Deer season is upon us again and thousands of sportsman here in Texas are doing their part to help manage the white tail population. While a doe harvest is an important part of this process we all hope a trophy buck will cross our path. An eight or ten point is respectable but we've all heard tales of a monster buck that your buddy just never got a clean shot on. I was curious as to the validity of these tales so I decided to do a little research. The Boone and Crocket Club is one of the most respected conservation clubs in our nation and created the universally accepted scoring system for whitetail. They also keep records dating back to the early 1900's and that's where I found these two monsters. So next time you dismiss your buddies claim just remember that monsters like this really do exist.
It all started with a school bus driver. On the last day of Saskatchewan’s 1992 deer season, the driver told locals a monster whitetail was feeding in Milo Hansen’s alfalfa field. Once word got around, the buck was spotted on farms, in pea fields and then near a highway just north of Biggar in the southwestern portion of the province.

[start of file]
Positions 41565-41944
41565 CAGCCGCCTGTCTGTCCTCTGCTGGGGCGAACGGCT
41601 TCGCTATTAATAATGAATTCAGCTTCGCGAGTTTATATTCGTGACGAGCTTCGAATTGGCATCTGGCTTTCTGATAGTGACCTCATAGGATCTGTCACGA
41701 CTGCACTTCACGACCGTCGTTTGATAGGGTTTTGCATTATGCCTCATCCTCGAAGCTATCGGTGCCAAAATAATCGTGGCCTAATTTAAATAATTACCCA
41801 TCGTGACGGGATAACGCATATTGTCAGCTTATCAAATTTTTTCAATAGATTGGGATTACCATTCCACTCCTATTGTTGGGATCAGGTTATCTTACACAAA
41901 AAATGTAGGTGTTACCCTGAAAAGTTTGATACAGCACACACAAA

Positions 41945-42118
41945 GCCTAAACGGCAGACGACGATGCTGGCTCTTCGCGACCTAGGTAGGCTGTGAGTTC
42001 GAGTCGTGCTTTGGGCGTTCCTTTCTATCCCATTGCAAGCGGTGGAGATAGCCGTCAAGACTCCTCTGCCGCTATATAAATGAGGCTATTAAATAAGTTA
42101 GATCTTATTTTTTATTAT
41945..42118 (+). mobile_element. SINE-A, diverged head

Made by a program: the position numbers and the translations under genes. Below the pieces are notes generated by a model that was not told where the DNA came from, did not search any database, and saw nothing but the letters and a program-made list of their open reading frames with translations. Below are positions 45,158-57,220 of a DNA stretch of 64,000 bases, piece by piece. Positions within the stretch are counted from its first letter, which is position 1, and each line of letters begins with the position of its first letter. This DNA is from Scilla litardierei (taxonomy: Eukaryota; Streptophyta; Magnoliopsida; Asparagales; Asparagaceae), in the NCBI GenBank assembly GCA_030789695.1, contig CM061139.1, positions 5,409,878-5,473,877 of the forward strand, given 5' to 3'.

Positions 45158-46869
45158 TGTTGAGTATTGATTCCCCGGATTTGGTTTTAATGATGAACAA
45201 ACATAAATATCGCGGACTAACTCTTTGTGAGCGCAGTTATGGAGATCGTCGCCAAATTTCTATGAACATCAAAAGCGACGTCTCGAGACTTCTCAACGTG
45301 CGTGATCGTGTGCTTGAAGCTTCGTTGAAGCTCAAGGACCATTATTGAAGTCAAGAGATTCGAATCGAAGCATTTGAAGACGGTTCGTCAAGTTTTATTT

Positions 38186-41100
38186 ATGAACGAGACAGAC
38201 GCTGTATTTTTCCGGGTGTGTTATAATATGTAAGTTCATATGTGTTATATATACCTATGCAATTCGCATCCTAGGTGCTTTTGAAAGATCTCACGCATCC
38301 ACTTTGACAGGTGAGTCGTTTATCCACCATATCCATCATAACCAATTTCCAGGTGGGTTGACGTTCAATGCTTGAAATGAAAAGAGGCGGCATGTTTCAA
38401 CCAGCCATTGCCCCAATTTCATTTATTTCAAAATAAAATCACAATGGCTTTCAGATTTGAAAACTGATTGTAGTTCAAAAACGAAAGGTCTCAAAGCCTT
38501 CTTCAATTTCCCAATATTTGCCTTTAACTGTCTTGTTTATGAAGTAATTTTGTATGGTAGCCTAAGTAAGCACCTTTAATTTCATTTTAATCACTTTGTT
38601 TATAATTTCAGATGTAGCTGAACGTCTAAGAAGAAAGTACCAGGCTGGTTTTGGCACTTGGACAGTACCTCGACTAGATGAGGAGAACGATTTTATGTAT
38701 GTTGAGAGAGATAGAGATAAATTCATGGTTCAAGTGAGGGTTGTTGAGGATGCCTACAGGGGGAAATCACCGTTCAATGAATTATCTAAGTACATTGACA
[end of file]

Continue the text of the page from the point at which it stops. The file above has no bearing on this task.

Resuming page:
On opening day of the 1993 season, friends and family gathered at the Hansen house as they always had since Milo and his wife Olive moved to the farm in the early 1970s. They swapped stories of hunts past and talked of how to make a little history and kill the big buck. The opener proved a bust as the snow was a week old, but on November 22, new snow arrived and the posse devised a plan. Neighbors spotted the buck and watched him go into the willows. No one saw him come out. One hunter went into the willows while everyone else posted themselves around the escape route. The buck flushed. Buck fever ensued and several shots missed their mark.
Milo watched the buck run, leveled his 4-power scope and took two shots from his .308 Winchester, bringing the buck to his knees. One more shot and the deer was dead. Milo hadn’t had a cigarette in three years, but he wanted one that day. Friends measured the buck, and then re-measured the buck. Soon, Milo realized he might just have a world’s record. Finally, three official Boone & Crockett measurers confirmed everyone’s suspicions. Milo had killed the world’s finest typical whitetail.
Its rack weighs more than 11 pounds and it has more cheaters than a daytime soap opera. But that’s about where the drama ends for this guy. He was found dead inside a fence along a road in northern St Louis County. A hunter who already had his buck notified the warden who got permission to retrieve it. They couldn’t find any bullet holes and didn’t have any ideas on its cause of death. It was only 5 ½ years old. The head was forgotten until the first of the year when the warden took it to the taxidermist who knew at first glance what he had. It was measured and dubbed the biggest and baddest whitetail of all time. It remains property of the state of Missouri on display for all its citizens to see.
If you would like to read more on these Big Bucks visit OutdoorLife for a great article on the top 40 Whitetail on record.